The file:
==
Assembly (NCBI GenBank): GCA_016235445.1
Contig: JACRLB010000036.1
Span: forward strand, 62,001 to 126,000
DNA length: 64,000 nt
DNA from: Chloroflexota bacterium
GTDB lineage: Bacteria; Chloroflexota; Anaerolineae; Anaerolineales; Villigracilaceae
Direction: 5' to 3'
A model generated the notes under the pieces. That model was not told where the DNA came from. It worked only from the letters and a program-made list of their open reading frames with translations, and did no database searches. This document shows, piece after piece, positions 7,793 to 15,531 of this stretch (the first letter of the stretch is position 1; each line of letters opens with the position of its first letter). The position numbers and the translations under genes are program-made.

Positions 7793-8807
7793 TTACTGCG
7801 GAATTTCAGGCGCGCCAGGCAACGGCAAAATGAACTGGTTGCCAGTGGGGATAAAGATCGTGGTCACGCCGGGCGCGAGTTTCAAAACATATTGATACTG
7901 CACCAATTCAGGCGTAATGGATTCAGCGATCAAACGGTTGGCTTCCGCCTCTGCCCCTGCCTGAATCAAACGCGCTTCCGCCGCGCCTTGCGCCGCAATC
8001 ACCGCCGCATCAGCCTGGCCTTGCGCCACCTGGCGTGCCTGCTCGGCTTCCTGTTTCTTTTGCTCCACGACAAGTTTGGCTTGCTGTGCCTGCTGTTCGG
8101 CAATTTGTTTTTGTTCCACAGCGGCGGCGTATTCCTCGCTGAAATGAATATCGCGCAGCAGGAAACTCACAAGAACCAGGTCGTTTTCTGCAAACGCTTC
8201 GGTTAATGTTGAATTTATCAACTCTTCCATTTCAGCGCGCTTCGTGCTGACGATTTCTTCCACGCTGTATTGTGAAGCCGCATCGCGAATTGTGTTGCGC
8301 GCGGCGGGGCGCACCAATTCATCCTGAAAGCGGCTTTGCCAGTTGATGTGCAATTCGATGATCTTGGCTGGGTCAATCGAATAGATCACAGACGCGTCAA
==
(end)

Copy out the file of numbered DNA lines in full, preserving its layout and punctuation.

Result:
Assembly (NCBI GenBank): GCA_016235445.1
Contig: JACRLB010000036.1
Span: forward strand, 62,001 to 126,000
DNA length: 64,000 nt
DNA from: Chloroflexota bacterium
GTDB lineage: Bacteria; Chloroflexota; Anaerolineae; Anaerolineales; Villigracilaceae
Direction: 5' to 3'
A model generated the notes under the pieces. That model was not told where the DNA came from. It worked only from the letters and a program-made list of their open reading frames with translations, and did no database searches. This document shows, piece after piece, positions 7,793 to 15,531 of this stretch (the first letter of the stretch is position 1; each line of letters opens with the position of its first letter). The position numbers and the translations under genes are program-made.

Positions 7793-8807
7793 TTACTGCG
7801 GAATTTCAGGCGCGCCAGGCAACGGCAAAATGAACTGGTTGCCAGTGGGGATAAAGATCGTGGTCACGCCGGGCGCGAGTTTCAAAACATATTGATACTG
7901 CACCAATTCAGGCGTAATGGATTCAGCGATCAAACGGTTGGCTTCCGCCTCTGCCCCTGCCTGAATCAAACGCGCTTCCGCCGCGCCTTGCGCCGCAATC
8001 ACCGCCGCATCAGCCTGGCCTTGCGCCACCTGGCGTGCCTGCTCGGCTTCCTGTTTCTTTTGCTCCACGACAAGTTTGGCTTGCTGTGCCTGCTGTTCGG
8101 CAATTTGTTTTTGTTCCACAGCGGCGGCGTATTCCTCGCTGAAATGAATATCGCGCAGCAGGAAACTCACAAGAACCAGGTCGTTTTCTGCAAACGCTTC
8201 GGTTAATGTTGAATTTATCAACTCTTCCATTTCAGCGCGCTTCGTGCTGACGATTTCTTCCACGCTGTATTGTGAAGCCGCATCGCGAATTGTGTTGCGC
8301 GCGGCGGGGCGCACCAATTCATCCTGAAAGCGGCTTTGCCAGTTGATGTGCAATTCGATGATCTTGGCTGGGTCAATCGAATAGATCACAGACGCGTCAA